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jueves, 7 de marzo de 2013

A* Seacrh algorithm

A* uses a best-first search and finds a least-cost path from a given initial node to one goal node (out of one or more possible goals). As A* traverses the graph, it follows a path of the lowest expected total cost or distance, keeping a sorted priority queue of alternate path segments along the way.

It uses a knowledge-plus-heuristic cost function of node (usually denoted ) to determine the order in which the search visits nodes in the tree. The cost function is a sum of two functions:
  • the past path-cost function, which is the known distance from the starting node to the current node x (usually denoted g(x))
  • a future path-cost function, which is an admissible "heuristic estimate" of the distance from x to the goal (usually denoted h(x)).
The h(x) part of the f(x) function must be an admissible heuristic; that is, it must not overestimate the distance to the goal. Thus, for an application like routing, h(x) might represent the straight-line distance to the goal, since that is physically the smallest possible distance between any two points or nodes.


function A*(start,goal)
     closedset := the empty set    // The set of nodes already evaluated.
     openset := {start}    // The set of tentative nodes to be evaluated, initially containing the start node
     came_from := the empty map    // The map of navigated nodes.
     g_score[start] := 0    // Cost from start along best known path.
     // Estimated total cost from start to goal through y.
     f_score[start] := g_score[start] + heuristic_cost_estimate(start, goal)
     while openset is not empty
         current := the node in openset having the lowest f_score[] value
         if current = goal
             return reconstruct_path(came_from, goal)
         remove current from openset
         add current to closedset
         for each neighbor in neighbor_nodes(current)
             tentative_g_score := g_score[current] + dist_between(current,neighbor)
             if neighbor in closedset
                 if tentative_g_score >= g_score[neighbor]
             if neighbor not in openset or tentative_g_score < g_score[neighbor] 
                 came_from[neighbor] := current
                 g_score[neighbor] := tentative_g_score
                 f_score[neighbor] := g_score[neighbor] + heuristic_cost_estimate(neighbor, goal)
                 if neighbor not in openset
                     add neighbor to openset
     return failure
 function reconstruct_path(came_from, current_node)
     if came_from[current_node] in set
         p := reconstruct_path(came_from, came_from[current_node])
         return (p + current_node)
         return current_node


The time complexity of A* depends on the heuristic. In the worst case, the number of nodes expanded is exponential in the length of the solution (the shortest path), but it is polynomial when the search space is a tree, there is a single goal state, and the heuristic function h meets the following condition:
|h(x) - h^*(x)| = O(\log h^*(x))
where h^* is the optimal heuristic, the exact cost to get from x to the goal.

from wikipedia

miércoles, 15 de febrero de 2012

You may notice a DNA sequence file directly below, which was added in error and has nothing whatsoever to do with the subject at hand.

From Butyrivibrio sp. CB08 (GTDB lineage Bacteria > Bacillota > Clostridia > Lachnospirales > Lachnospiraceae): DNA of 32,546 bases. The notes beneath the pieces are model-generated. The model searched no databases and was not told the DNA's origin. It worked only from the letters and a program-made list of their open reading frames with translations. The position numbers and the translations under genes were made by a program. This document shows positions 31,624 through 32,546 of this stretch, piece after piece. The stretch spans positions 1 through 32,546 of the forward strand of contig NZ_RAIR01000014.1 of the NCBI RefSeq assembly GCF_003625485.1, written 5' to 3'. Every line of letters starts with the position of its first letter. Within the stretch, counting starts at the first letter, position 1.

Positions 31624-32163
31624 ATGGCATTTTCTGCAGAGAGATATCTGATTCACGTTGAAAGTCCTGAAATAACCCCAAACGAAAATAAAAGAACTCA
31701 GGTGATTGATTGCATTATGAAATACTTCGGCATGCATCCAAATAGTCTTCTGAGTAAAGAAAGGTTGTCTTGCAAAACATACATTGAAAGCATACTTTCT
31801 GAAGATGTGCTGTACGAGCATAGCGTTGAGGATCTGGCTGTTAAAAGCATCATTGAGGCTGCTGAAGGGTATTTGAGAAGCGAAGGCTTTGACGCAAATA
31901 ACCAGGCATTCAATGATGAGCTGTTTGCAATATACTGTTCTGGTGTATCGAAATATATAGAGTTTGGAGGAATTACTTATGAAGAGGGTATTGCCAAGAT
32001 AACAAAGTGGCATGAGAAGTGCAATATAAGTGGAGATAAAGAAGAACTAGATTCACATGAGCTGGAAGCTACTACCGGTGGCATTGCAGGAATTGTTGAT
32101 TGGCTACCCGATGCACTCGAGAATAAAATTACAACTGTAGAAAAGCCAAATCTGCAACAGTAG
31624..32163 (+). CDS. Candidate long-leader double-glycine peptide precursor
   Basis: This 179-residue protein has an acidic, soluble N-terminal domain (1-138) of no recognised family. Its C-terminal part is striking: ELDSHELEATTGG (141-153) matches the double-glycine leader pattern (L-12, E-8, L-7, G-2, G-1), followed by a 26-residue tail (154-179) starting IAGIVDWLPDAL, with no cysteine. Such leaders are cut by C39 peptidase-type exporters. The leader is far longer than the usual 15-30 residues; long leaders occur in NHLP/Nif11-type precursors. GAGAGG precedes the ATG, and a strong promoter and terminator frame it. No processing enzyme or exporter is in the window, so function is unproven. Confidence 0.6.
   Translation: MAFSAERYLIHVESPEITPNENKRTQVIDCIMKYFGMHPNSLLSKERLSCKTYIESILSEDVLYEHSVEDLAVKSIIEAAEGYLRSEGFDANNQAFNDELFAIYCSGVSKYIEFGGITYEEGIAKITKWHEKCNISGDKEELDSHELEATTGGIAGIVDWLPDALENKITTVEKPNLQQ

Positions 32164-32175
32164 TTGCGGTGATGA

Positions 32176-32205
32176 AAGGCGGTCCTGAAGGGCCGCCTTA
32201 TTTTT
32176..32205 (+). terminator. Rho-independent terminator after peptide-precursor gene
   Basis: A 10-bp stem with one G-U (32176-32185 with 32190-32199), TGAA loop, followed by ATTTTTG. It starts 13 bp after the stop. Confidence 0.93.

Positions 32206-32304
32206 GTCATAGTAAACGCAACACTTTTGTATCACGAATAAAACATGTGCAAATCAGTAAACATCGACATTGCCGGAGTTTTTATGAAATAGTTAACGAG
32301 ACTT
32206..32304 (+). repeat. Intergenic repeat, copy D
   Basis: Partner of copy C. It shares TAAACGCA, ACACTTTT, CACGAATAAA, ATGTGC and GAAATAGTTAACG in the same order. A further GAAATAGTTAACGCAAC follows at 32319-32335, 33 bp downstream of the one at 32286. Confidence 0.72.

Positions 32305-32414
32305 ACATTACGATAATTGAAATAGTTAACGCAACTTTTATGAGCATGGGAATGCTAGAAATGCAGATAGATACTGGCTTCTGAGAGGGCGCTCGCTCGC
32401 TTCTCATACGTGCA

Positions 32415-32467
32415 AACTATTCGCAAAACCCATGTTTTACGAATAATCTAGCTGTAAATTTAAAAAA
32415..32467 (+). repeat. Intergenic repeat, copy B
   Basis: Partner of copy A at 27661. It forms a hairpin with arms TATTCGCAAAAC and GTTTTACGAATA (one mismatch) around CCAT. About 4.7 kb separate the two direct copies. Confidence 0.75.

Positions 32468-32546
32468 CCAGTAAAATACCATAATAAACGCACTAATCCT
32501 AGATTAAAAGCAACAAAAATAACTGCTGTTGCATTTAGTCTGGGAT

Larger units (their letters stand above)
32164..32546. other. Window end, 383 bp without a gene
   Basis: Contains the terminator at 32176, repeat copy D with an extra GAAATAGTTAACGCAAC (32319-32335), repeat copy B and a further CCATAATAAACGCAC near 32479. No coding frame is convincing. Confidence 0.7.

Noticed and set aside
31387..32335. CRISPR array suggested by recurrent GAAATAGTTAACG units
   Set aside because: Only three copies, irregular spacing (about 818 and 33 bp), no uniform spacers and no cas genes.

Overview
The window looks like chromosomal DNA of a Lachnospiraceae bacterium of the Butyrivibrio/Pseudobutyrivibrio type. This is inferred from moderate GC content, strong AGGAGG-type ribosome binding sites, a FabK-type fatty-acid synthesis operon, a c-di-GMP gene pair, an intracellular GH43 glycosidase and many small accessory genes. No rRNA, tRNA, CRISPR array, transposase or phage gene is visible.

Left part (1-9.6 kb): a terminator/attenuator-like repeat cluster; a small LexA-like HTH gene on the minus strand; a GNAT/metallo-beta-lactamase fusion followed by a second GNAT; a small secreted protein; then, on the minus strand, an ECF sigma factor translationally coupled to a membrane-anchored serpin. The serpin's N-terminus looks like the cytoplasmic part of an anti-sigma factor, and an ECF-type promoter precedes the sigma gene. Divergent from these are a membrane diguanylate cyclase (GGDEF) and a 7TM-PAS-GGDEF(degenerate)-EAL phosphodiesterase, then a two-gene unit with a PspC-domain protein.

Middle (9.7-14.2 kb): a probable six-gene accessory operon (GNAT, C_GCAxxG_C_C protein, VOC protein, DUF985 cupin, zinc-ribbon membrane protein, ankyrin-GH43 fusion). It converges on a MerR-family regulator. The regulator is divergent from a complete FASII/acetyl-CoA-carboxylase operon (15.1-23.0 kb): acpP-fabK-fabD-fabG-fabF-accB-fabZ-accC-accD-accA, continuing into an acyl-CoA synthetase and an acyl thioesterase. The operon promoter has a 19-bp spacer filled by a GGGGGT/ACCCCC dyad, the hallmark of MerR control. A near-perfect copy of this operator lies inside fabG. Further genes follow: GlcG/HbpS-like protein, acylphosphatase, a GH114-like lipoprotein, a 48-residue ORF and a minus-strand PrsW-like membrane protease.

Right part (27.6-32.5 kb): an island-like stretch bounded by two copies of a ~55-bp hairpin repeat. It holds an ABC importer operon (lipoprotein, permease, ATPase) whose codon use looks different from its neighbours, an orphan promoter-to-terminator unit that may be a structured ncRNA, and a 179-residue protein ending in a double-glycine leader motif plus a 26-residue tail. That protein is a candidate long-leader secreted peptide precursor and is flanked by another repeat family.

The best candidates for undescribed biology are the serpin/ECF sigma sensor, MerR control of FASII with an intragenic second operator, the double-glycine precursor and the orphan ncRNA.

martes, 31 de enero de 2012

Breadth-first search

Begins at the root node and explores all the neighboring nodes. Then for each of those nearest nodes, it explores their unexplored neighbor nodes, and so on, until it finds the goal.
Order in which the nodes are expanded

BFS is an uninformed search method that aims to expand and examine all nodes of a graph or combination of sequences by systematically searching through every solution. In other words, it exhaustively searches the entire graph or sequence without considering the goal until it finds it. It does not use a heuristic algorithm.

From the standpoint of the algorithm, all child nodes obtained by expanding a node are added to a FIFO (i.e., First In, First Out) queue. In typical implementations, nodes that have not yet been examined for their neighbors are placed in some container (such as a queue or linked list) called "open" and then once examined are placed in the container "closed".


  1. Enqueue the root node
  2. Dequeue a node and examine it
    • If the element sought is found in this node, quit the search and return a result.
    • Otherwise enqueue any successors (the direct child nodes) that have not yet been discovered.
  3. If the queue is empty, every node on the graph has been examined – quit the search and return "not found".
  4. If the queue is not empty, repeat from Step 2.

Note: Using a stack instead of a queue would turn this algorithm into a depth-first search.


Input: A graph G and a root v of G

1  procedure BFS(G,v):
2 create a queue Q
3 enqueue v onto Q
4 mark v
5 while Q is not empty:
6 t ← Q.dequeue()
7 if t is what we are looking for:
8 return t
9 for all edges e in G.incidentEdges(t) do
10 o ← G.opposite(t,e)
11 if o is not marked:
12 mark o
13 enqueue o onto Q

lunes, 30 de enero de 2012

Depth- first search (DFS)

Starts at the root (selecting some node as the root in the graph case) and explores as far as possible along each branch before backtracking.

Order in which the nodes are visited

DFS is an uninformed search that progresses by expanding the first child node of the search tree that appears and thus going deeper and deeper until a goal node is found, or until it hits a node that has no children. Then the search backtracks, returning to the most recent node it hasn't finished exploring. In a non-recursive implementation, all freshly expanded nodes are added to a stack for exploration.

Worst case performance
: O( | V | + | E | ) for explicit graphs traversed without repetition, O(bd) for implicit graphs with branching factor b searched to depth d.

Worst case space complexity: O( | V | ) if entire graph is traversed without repetition, O(longest path length searched) for implicit graphs without elimination of duplicate nodes.


Input: A graph G and a vertex v of G

Output: A labeling of the edges in the connected component of v as discovery edges and back edges

1  procedure DFS(G,v):
2 label v as explored
3 for all edges e in G.incidentEdges(v) do
4 if edge e is unexplored then
5 w ← G.opposite(v,e)